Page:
Not all used GPUs are sold the same way. There can be large monetary differences and safety net protections depending on where you go.
First, one of the safer ways to get a cheaper “used” graphics is to look for open box offerings from physical retailers. If you’re lucky to live near a Micro Center, you can even physically inspect the GPU, put a warranty on it, and return it if it’s not working right. You’ll save compared to a new GPU, but it may still cost slightly more than elsewhere. You can often find similar open box items on Amazon, Newegg, and similar retailers. Make sure you’re covered by a solid return policy If you can’t inspect it beforehand.
Next, there are various online market places such as eBay. These can typically have good return policies, product pictures, and seller feedback so you have a higher chance of getting something good. You may pay more due to the fee structures, but you’ll still save over new.
The cheapest route is likely a direct person to person sale, often found on places like Facebook Marketplace and Craigslist. While you can often score the cheapest pricing on used GPUs this way, there are a lot of precautions that need to be taken for your own safety, such as meeting in a public place. The good news is that you can often physically inspect the graphics card, but it may be harder to get your money back if something goes wrong later. Good pricing, but buyer must use more caution.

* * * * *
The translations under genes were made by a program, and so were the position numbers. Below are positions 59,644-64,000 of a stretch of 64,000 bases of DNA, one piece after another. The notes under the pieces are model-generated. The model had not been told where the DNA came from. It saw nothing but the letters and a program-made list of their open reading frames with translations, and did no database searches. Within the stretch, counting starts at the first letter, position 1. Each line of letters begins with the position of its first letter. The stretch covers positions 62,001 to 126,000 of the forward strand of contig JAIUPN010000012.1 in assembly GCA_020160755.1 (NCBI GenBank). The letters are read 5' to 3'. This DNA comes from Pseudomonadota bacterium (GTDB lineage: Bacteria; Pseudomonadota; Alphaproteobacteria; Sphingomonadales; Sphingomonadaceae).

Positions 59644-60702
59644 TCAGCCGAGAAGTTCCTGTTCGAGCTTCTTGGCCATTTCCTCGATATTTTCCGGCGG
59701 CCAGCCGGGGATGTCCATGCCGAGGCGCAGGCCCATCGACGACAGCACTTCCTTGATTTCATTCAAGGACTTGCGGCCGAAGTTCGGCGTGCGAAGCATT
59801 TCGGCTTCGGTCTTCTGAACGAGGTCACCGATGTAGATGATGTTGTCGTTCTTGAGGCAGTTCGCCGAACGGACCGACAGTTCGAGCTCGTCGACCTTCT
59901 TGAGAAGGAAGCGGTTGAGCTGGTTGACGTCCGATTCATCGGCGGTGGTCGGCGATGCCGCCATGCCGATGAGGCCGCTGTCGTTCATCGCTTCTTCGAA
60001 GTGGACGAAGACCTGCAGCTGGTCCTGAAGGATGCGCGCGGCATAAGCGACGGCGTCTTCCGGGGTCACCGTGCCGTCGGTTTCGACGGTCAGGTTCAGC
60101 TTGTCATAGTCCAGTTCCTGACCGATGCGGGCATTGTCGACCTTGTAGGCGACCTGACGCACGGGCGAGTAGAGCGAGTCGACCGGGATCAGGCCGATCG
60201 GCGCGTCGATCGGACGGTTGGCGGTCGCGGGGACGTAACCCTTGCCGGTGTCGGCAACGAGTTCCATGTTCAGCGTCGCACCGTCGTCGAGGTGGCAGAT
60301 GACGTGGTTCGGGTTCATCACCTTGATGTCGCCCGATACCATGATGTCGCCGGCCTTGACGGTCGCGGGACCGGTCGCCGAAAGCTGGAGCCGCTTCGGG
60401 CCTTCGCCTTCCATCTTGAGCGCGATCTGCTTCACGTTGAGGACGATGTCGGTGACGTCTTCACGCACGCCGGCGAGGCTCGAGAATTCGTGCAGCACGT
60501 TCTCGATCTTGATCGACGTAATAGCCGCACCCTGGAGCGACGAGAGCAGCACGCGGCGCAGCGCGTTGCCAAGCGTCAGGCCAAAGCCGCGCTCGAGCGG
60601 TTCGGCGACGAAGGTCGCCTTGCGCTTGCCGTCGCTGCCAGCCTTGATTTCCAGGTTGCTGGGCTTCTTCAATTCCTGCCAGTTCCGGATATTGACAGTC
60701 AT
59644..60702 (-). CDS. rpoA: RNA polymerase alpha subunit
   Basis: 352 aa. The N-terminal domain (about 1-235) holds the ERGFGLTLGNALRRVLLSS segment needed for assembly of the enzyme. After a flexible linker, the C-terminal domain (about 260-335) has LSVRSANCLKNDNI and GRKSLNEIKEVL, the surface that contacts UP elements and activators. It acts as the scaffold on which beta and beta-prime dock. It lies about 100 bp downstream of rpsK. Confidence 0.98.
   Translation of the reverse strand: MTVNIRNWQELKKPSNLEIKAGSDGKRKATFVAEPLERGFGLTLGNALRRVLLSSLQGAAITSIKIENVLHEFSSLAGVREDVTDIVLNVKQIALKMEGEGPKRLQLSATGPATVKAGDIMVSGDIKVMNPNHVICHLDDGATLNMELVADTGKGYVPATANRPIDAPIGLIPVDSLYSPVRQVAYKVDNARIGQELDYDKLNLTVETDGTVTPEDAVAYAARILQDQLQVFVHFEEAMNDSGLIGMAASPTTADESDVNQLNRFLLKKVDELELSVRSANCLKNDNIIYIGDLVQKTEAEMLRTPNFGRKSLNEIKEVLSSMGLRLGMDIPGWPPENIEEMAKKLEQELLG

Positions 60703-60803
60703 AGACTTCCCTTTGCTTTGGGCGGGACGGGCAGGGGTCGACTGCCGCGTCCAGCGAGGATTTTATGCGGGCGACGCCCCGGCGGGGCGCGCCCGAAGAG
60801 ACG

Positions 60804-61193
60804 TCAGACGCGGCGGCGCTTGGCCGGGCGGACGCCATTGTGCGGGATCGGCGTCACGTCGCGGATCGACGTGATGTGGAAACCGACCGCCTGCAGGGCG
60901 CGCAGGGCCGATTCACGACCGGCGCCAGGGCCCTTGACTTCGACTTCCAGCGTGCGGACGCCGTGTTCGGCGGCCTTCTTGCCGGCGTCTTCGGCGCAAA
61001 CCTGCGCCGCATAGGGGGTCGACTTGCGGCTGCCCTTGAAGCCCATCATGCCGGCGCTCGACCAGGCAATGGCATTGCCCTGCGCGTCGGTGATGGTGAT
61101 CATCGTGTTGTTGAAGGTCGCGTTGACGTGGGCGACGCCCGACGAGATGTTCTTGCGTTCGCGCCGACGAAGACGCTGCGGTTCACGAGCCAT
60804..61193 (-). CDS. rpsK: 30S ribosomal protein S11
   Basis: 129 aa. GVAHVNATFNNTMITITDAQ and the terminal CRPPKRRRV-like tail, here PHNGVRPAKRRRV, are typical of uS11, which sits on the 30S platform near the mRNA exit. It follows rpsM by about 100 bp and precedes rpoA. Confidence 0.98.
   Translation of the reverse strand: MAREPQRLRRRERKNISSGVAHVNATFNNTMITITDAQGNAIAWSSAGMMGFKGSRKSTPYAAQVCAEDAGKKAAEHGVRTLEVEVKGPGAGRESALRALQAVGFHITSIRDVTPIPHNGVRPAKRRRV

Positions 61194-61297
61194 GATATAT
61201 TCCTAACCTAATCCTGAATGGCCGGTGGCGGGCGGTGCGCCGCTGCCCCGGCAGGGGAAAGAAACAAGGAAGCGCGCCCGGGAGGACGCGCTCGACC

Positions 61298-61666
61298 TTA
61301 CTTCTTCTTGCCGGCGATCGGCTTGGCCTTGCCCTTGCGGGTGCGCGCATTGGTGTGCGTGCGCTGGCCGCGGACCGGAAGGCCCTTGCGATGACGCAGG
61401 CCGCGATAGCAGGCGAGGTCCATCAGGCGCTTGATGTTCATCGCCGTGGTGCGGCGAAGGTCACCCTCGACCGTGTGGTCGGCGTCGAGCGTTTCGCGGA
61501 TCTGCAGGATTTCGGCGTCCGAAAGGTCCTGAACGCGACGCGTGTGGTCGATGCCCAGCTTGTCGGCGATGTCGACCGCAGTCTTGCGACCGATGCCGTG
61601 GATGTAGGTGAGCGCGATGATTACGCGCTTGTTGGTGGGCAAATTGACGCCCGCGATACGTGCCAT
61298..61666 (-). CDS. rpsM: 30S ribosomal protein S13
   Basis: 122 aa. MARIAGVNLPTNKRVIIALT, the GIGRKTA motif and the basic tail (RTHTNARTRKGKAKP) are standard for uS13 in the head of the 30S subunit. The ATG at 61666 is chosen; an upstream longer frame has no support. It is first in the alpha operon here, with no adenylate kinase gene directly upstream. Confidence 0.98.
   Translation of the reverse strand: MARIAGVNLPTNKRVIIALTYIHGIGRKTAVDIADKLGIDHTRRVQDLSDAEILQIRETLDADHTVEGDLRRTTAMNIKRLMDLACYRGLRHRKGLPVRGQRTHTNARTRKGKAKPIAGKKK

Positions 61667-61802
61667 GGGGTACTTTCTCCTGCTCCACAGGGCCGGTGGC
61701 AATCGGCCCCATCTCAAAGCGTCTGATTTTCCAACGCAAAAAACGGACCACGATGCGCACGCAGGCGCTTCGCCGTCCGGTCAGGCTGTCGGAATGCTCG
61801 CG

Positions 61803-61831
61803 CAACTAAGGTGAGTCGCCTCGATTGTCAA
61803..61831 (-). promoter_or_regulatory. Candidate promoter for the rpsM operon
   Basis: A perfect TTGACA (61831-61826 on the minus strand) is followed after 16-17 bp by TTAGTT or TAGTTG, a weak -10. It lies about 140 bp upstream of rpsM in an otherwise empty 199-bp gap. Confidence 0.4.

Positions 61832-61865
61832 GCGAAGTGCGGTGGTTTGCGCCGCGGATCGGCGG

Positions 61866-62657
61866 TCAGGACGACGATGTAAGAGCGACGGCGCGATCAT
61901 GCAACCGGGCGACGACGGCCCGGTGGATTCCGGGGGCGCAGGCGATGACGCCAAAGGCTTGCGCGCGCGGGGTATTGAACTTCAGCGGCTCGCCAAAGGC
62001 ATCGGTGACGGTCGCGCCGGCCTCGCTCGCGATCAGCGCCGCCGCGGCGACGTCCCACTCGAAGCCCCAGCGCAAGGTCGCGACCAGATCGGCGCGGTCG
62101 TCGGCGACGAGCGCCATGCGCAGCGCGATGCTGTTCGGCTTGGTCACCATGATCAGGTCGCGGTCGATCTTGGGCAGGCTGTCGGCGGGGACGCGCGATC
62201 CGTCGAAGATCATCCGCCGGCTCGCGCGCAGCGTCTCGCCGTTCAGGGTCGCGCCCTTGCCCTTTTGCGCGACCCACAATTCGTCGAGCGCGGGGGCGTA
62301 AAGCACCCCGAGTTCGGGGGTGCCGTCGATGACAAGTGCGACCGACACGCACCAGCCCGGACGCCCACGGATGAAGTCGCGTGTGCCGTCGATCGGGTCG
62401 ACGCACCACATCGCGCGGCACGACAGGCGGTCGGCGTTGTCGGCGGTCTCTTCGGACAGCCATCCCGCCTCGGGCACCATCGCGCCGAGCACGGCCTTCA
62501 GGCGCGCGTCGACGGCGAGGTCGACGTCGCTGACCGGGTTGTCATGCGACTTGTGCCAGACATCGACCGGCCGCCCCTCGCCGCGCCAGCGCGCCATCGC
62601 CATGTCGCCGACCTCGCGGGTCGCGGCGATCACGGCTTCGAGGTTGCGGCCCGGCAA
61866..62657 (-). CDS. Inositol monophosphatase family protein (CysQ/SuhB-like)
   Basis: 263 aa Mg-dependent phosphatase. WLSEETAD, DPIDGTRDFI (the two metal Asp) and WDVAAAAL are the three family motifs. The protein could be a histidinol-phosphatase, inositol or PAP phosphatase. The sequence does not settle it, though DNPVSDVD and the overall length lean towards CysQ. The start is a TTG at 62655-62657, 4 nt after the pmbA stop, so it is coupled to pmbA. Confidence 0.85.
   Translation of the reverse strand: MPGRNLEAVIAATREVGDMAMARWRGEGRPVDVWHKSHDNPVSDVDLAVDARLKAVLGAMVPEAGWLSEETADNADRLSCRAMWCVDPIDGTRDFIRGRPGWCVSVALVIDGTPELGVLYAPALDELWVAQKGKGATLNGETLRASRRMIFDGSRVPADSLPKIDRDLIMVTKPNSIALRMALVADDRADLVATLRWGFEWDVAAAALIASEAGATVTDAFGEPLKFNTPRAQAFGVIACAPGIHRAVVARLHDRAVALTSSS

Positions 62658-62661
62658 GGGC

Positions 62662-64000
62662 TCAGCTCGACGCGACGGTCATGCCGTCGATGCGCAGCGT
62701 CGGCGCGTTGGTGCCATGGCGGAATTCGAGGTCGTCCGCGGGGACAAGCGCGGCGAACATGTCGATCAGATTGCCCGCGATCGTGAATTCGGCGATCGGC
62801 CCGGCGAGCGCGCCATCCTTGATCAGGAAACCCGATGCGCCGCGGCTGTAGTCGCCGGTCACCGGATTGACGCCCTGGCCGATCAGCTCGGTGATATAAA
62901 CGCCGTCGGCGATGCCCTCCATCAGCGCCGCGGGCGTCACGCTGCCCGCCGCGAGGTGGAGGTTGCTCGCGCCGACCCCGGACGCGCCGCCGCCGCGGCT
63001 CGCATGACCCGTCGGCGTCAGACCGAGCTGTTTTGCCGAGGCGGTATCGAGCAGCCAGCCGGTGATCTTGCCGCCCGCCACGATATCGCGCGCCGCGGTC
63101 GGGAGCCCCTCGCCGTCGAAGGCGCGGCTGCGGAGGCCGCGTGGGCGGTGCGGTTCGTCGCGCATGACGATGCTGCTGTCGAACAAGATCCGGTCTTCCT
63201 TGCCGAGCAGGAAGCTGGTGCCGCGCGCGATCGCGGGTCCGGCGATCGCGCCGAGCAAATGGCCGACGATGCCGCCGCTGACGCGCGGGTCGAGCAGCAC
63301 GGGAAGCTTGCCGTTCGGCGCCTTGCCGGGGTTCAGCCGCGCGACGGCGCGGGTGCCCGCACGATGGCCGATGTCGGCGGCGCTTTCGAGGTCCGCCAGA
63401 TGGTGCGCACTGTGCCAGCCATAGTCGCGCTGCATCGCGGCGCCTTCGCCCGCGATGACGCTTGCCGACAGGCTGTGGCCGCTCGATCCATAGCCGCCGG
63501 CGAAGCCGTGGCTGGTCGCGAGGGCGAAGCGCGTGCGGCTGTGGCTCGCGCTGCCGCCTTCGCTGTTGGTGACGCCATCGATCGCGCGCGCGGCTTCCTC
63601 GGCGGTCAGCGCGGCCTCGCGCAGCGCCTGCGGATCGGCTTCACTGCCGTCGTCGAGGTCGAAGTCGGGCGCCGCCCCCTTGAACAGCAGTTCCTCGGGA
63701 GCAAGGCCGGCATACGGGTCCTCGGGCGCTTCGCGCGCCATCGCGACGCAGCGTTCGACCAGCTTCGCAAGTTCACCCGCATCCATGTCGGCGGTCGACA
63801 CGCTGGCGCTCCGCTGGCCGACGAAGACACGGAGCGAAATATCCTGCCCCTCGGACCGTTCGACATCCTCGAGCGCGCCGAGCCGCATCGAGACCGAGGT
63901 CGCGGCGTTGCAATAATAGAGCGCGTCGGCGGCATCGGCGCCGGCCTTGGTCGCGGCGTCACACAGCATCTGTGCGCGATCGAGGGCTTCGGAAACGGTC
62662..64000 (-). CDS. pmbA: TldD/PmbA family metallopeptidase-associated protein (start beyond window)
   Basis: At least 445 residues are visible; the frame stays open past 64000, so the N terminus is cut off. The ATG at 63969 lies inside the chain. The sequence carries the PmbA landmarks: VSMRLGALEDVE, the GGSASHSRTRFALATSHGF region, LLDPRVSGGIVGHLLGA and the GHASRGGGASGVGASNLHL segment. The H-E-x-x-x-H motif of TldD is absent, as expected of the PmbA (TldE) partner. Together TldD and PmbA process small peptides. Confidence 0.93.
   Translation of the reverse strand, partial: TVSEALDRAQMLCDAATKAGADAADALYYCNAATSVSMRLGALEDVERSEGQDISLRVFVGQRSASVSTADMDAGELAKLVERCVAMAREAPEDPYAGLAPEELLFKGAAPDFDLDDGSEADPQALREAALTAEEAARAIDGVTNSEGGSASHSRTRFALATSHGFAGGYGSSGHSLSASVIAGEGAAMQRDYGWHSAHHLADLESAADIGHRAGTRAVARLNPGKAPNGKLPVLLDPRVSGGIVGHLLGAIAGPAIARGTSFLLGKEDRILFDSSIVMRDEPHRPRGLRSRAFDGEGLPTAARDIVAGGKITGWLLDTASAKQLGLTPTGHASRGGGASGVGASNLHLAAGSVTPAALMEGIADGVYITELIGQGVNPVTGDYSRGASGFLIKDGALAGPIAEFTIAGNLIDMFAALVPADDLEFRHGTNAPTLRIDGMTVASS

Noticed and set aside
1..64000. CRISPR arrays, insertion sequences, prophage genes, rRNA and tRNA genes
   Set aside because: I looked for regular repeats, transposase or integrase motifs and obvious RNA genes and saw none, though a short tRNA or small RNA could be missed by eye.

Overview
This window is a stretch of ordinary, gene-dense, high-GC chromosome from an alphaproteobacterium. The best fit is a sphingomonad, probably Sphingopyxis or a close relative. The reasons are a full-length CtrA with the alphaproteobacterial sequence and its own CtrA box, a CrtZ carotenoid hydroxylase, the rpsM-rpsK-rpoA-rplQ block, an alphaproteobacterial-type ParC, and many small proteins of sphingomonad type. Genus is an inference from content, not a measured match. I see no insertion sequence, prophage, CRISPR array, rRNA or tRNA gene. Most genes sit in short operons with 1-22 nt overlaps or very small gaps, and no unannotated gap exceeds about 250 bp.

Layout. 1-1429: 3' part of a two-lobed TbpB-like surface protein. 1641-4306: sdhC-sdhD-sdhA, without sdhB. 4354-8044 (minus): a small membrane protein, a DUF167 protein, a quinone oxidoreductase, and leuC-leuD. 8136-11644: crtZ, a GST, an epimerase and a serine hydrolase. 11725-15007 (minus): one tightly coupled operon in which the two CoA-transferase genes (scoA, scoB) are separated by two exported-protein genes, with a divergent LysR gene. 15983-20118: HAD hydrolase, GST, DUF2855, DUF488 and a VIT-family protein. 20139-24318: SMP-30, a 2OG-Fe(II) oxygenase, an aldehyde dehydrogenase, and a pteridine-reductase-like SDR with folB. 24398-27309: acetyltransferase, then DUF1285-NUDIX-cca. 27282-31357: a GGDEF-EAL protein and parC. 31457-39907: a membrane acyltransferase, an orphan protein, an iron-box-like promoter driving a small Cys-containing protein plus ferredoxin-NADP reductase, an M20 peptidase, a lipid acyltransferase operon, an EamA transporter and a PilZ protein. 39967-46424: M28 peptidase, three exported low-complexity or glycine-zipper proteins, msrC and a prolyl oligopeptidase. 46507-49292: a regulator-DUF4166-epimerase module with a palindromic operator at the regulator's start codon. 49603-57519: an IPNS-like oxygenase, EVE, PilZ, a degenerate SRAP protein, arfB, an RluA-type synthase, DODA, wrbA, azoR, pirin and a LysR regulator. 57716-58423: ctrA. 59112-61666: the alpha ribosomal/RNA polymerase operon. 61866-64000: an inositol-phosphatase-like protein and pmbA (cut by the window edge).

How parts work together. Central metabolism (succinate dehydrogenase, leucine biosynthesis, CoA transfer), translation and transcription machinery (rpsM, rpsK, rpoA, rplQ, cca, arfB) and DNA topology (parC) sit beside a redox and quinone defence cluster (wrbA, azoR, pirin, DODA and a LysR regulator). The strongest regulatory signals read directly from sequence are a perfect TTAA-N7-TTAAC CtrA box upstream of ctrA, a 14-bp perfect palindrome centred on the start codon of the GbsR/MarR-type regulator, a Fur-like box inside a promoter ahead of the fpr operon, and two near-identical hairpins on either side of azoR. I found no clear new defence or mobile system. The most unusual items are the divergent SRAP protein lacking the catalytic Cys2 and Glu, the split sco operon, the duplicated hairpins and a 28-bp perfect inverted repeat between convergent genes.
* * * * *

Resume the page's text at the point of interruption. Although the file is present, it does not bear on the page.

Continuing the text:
Certain GPU brands may also have warranties that apply to a second owner with some limitations, such as EVGA. Your mileage will vary here, so be sure to research the exact brand you’re buying as they all differ.
Buying a used GPU: It’s not so bad!
GPUs can last for years if taken care of, and the last few years have inflated GPU pricing to astronomical levels. But at long last, the tide is turning. At the end of the day, there can be tremendous price savings if you’re savvy when buying a used graphics card. If you take precautions, you can often score a great deal—especially in a suddenly soft market where sellers are eager to get rid of their units. Be sure to check out our roundup of the best graphics cards for PC gaming so you’re armed with the knowledge you need whether you’re buying new or used.